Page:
- Above these eleven rows are another four rows (2.2m) of newer stone, dating back, according to some, to the Hadrianic era.
- Another eleven rows of smaller stones were added later, perhaps in the times of Sultan Suleiman. Some claim that they were added by Moses Montefiori.
- The top three courses were added in recent times (1924) by local Arabs.
All the dimensions above refer to the part of the Wall above ground. Most of the Wall, however, totaling an additional 21 meters, remains buried underground. The excavated parts include another 19 layers of ancient stone.
The Wall was originally 488 meters long, extending 81 meters to the right of the visible part, and 350 meters left. Most of this length is either built into Arab houses, or is underground and can be seen in the “Kotel Tunnels”.
These dimensions greatly exceed the length of the Temple wall (58 meters). Furthermore, the Wall stands on rock, whereas it is known that under the Temple there were tunnels. A number of other proofs have led researchers to believe the Wall belongs to the Temple Mount, and not the Temple itself.
This is stated as a simple fact by Kaftor Va-Ferach (Rav Ashtori Ha-Parchi, chap. 6), and mentioned as “obvious” by Rav Yechiel Michel Tuchtchinsky (Ir Hakodesh Vehamikdash 4:2), who explains that other commentaries were misled by their understanding of the above statements of Chazal. This position is also affirmed by Avnei Nezer (Yoreh De’ah 450), Binyan Zion (1:2), Tzitz Eliezer (10:1), and others (see, at length, Yabia Omer (Vol. 5, Yoreh De’ah no. 27).
Levels of Defilement
First and foremost among practical ramifications of the Wall’s definition and status is the question of approaching the Wall in a state of ritual defilement.
The Mishnah (Keilim 1:6-9) delineates ten levels of spatial Kedushah within the Land of Israel, which is holier than all other lands. The first three levels are walled cities in Israel, which are holier than the rest of the Land (3); Jerusalem, which is holier than other walled cities (2); and the Temple Mount, which is holier than Jerusalem (1).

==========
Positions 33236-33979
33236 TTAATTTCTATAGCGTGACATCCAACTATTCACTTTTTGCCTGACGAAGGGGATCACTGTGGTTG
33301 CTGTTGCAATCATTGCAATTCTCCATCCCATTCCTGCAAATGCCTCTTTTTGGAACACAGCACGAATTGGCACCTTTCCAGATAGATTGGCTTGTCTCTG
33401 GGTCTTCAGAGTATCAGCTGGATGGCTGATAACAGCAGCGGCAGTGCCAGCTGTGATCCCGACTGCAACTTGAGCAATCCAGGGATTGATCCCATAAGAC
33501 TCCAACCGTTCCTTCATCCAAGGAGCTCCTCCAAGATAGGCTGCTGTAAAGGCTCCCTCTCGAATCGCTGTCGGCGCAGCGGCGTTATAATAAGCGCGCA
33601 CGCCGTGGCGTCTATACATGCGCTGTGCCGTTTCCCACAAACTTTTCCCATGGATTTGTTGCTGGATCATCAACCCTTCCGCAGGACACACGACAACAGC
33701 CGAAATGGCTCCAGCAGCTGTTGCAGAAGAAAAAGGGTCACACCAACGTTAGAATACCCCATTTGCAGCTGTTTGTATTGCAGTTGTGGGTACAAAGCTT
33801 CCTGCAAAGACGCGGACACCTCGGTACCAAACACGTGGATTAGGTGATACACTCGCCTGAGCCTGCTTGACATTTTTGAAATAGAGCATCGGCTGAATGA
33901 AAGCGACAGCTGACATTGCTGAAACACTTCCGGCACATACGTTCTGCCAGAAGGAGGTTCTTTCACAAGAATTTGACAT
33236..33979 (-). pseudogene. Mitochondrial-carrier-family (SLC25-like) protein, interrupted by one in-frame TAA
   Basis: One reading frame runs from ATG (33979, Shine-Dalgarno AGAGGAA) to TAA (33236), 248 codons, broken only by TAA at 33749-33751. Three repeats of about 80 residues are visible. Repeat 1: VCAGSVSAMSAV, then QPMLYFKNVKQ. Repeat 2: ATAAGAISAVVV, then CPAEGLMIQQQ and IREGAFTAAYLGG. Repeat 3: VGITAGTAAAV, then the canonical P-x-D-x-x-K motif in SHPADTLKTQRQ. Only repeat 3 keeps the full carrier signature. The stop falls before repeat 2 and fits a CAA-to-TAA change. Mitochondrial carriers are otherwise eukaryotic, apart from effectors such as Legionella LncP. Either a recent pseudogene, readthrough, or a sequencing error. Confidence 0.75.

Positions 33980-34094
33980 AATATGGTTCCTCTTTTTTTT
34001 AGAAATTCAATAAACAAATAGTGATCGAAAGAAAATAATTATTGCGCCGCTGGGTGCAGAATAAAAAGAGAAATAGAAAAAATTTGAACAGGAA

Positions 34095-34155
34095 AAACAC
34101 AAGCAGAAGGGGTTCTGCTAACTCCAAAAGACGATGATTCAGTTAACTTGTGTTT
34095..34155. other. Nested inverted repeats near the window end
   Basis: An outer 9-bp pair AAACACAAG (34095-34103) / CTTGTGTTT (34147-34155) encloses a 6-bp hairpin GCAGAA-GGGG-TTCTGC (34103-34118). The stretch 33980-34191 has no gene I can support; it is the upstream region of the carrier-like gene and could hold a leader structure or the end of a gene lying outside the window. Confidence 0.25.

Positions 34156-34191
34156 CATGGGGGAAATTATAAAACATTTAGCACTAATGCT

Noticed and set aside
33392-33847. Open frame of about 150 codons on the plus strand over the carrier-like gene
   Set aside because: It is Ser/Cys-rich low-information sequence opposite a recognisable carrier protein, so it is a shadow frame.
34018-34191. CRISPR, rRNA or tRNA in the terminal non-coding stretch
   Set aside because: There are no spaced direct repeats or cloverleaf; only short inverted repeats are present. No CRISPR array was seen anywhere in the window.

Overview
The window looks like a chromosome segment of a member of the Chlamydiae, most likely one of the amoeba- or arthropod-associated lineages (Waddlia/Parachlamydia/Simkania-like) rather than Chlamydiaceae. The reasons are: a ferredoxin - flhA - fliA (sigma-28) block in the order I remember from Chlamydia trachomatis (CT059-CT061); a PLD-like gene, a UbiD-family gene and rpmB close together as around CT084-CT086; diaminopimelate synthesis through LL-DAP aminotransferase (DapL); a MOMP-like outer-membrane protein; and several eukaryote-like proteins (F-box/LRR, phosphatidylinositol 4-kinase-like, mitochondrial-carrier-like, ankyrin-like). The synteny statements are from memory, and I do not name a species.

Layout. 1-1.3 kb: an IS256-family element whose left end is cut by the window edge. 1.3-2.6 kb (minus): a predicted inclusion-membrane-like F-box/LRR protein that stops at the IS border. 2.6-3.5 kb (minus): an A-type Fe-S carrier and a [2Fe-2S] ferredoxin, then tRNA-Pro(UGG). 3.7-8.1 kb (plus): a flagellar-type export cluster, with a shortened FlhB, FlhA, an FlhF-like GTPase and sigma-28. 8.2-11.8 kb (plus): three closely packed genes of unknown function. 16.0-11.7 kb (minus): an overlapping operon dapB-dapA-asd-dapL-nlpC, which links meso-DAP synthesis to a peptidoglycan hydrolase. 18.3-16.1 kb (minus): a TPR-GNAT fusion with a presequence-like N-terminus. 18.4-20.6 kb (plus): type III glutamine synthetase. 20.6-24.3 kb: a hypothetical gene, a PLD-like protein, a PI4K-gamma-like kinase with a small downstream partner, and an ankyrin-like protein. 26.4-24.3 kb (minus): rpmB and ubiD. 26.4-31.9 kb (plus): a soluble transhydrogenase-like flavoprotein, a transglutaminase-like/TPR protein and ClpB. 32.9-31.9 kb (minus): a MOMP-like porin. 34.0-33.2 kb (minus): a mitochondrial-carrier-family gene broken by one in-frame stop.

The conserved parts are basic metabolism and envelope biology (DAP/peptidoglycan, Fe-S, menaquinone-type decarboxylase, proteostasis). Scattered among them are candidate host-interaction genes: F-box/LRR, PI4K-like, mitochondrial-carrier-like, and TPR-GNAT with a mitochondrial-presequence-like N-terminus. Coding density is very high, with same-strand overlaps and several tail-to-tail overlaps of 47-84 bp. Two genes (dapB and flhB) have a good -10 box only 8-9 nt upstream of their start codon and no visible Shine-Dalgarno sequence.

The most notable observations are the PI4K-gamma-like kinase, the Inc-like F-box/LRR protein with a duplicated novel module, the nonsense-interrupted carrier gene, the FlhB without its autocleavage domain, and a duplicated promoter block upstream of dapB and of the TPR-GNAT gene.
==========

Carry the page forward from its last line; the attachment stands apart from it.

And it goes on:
The sanctified areas in Jerusalem—part of today’s Old City—correspond to the Israelite desert encampment (Tosefta, Keilim 1:10; Sifri, Naso 11; Rambam, Beit Habechirah 7:11). The encampment included three levels. The innermost area, which contained the Mishkan, was called the Machaneh Shechinah. Next was the Machaneh Leviyah, the encampment of the Levites. Most external was the Machaneh Yisrael, which is where the rest of the Jews camped.
After entry and settlement of the Land of Israel, the Azarah (Temple Courtyard), starting at Sha’ar Nikanor (the Nikanor Gate) in the east and including the Beit Hamikdash, was the Machaneh Shechinah; the Har HaBayis was the Machaneh Leviyah, while the rest of Jerusalem (based on its original parameters, which are different from today’s Old City) was the Machaneh Yisrael.
The verses in Bamidbar 5:2-4 that describe the laws pertaining to the desert encampment would seem to indicate that individuals with all types of tumah (ritual impurity) were barred from all three camps. However, Chazal explain (Sifri, Naso: 4; Pesachim 67a-68a; Rambam, Biat Mikdash 3:1-2) the specific rules: